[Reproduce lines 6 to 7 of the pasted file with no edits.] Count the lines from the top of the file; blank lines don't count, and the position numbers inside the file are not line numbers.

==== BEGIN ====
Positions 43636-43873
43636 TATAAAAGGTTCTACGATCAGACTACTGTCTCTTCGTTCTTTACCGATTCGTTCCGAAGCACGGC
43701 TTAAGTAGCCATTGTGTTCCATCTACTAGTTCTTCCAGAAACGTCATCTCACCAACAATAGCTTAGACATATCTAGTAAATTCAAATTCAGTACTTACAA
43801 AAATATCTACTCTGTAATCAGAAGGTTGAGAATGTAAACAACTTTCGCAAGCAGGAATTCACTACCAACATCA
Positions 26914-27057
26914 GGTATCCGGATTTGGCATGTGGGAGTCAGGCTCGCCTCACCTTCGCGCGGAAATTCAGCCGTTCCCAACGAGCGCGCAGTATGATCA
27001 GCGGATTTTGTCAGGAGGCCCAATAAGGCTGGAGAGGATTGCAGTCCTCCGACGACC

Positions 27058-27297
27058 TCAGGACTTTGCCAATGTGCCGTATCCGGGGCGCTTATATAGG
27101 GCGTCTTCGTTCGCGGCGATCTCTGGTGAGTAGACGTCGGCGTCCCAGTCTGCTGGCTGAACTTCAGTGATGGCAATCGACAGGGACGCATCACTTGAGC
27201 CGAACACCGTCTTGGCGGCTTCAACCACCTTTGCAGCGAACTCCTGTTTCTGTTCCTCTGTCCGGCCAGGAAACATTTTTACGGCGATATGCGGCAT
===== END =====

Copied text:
26914 GGTATCCGGATTTGGCATGTGGGAGTCAGGCTCGCCTCACCTTCGCGCGGAAATTCAGCCGTTCCCAACGAGCGCGCAGTATGATCA
27001 GCGGATTTTGTCAGGAGGCCCAATAAGGCTGGAGAGGATTGCAGTCCTCCGACGACC